The MCA’s education program isn’t limited to the four walls of the institution. In fact, some of our most innovative work is happening in high school art rooms throughout Chicago. Our Partner School Initiative, a three-year program that includes museum visits, dialogue in the galleries and in the classrooms, as well as art making, places teaching artists in Chicago Public School classrooms for contemporary art-based residencies. This year alone, students altered the visual landscape of school hallways, staged protests to improve school nutrition, and produced a professionally-installed exhibition of their work in a Chicago gallery.
Each collaboration is unique: teaching artists and partner teachers meet over multiple planning sessions to codevelop new curricula, drawing out compelling questions and avenues of inquiry to pursue, and designing projects that engage students in timely issues while allowing them to develop their art-making and critical analysis skills. For the 2013–2014 academic year the MCA partnered with Carl Schurz High School and artist Jason Pallas; John. F. Kennedy High School and artist James Jankowiak; and Prosser Career Academy High School and artist Jason Lazarus. We are thrilled to share their voices with you.
The Summer 2014 edition of our MCA Chicago magazine features cover art by illustrator Jesse Harp. Roll over the illustration to reveal and link to some of Jesse’s inspirations.
What did you see? Leave a comment with your find below, there’s still plenty to discover.
Summer of 2011: A friend requested I set up a comics reading during his stay in town. And so, just after finishing at the School of the Art Institute of Chicago, I organized the first Brain Frame. My familiarity with the format was slim, and most of what I’d seen disappointed me. Unless an artist is particularly charismatic, I feel live readings generally detract from the rich personal experience of reading a book or comic to oneself. Instead, I decided, “I’ll ask my most gregarious friends to read their comics in the weirdest ways possible. At least then we will have fun.” One performer lectured on the theological underpinnings of Jim Carrey’s The Mask (1994) as it related to his comic about David Bowie; another squealed over a distortion-heavy cassette track; I read four short comics using props like a cup-string telephone and a bag of ketchup in my underwear. It was more successful than I ever dreamed. The power went out for an hour in the middle of the show but people stuck around, demanding more when it was over. That night was a sweaty affair in a busted apartment gallery. Now, three years later, I’m closing the book with a grand spectacle at the unbelievably stunning Thalia Hall.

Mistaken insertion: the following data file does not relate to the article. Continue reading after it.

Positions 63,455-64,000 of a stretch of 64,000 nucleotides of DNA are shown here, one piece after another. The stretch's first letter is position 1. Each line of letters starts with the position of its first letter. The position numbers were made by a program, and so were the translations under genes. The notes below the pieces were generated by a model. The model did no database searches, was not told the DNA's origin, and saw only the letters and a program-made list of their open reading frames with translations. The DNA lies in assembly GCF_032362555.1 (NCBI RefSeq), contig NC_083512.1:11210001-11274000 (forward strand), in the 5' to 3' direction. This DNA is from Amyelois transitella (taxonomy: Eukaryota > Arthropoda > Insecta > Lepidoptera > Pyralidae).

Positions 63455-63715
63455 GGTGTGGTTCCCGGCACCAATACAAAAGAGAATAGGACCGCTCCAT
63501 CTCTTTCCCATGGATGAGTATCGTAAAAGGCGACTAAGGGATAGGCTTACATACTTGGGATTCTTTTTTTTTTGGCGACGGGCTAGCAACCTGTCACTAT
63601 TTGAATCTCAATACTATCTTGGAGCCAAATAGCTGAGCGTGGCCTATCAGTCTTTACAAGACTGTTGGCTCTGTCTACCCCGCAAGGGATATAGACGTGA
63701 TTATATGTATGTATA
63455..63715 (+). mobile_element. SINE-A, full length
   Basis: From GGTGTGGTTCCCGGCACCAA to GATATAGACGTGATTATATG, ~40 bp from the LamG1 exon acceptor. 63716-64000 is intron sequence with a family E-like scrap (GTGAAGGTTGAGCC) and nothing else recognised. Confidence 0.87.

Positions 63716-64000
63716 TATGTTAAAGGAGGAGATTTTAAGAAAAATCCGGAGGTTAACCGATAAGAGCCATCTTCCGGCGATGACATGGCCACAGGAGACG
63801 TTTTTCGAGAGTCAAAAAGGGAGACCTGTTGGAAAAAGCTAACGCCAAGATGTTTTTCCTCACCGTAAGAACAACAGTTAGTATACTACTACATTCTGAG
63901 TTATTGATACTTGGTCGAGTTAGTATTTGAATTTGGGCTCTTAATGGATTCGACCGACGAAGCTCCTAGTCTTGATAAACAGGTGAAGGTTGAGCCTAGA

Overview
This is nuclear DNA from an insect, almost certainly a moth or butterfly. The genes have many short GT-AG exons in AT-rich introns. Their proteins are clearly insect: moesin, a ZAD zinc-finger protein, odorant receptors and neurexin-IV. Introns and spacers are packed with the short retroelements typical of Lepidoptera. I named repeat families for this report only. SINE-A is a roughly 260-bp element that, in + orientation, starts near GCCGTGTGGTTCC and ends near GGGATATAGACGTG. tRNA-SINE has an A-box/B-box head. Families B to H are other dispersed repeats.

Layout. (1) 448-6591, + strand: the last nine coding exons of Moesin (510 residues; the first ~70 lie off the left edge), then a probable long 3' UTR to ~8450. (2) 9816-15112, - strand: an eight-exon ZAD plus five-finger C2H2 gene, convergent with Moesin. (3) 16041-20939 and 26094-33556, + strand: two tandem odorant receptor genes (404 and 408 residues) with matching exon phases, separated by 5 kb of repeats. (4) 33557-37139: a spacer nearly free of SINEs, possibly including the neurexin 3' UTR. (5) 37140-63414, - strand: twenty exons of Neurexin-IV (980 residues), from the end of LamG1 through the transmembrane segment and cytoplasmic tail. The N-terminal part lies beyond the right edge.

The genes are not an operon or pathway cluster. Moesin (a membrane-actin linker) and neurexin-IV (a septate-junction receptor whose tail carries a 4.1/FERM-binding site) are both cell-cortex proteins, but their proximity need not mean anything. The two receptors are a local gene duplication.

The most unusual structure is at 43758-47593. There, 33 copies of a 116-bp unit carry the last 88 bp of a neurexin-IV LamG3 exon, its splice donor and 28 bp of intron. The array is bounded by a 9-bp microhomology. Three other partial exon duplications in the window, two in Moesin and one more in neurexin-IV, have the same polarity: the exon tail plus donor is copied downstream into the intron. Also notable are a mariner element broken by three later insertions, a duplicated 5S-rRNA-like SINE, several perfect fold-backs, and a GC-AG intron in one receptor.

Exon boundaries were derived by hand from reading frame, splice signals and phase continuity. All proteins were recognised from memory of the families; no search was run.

The Brain Frame medium—what I like to call “performative comix”—is new and still evolving. At every event, six unique individuals (or groups) interpret their own comics-based work. Often, comic panels are projected as a digital slideshow, accompanied by whatever else the performer(s) deems appropriate: costumes, sound effects, music, props, animation, etc. Brain Frame has seen shadow puppetry, circuit bending, stand-up comedy, live tattooing, and rigorous exercise routines. I could go on. Brain Frame could go on, too, except I don’t think that’s a good idea.
It’s always difficult to explain the show to those who haven’t been. One of the most remarkable things about Brain Frame is the atmosphere: electric uncertainty, open-minded anticipation, mutual support, and a lack of pretension. Over the years, a growing network of multidisciplinary artists have contributed to the show. They value the opportunities for experimentation Brain Frame affords and the growing rigor involved in its execution.
The vitality of Brain Frame is dependent upon its unpredictability. Never one to give myself a break, each subsequent event has been grander in scope of production and content. I’ve noticed a few things in the past year or so: Readers will revert to methods they have seen before (when this happens I push them harder); and people have begun creating artworks specific to Brain Frame. For example, Scott Roberts created an entire comic narrative out of animated gifs. When it came time for him to publish the comic, he had a hell of a time distilling it into 2D printed pages.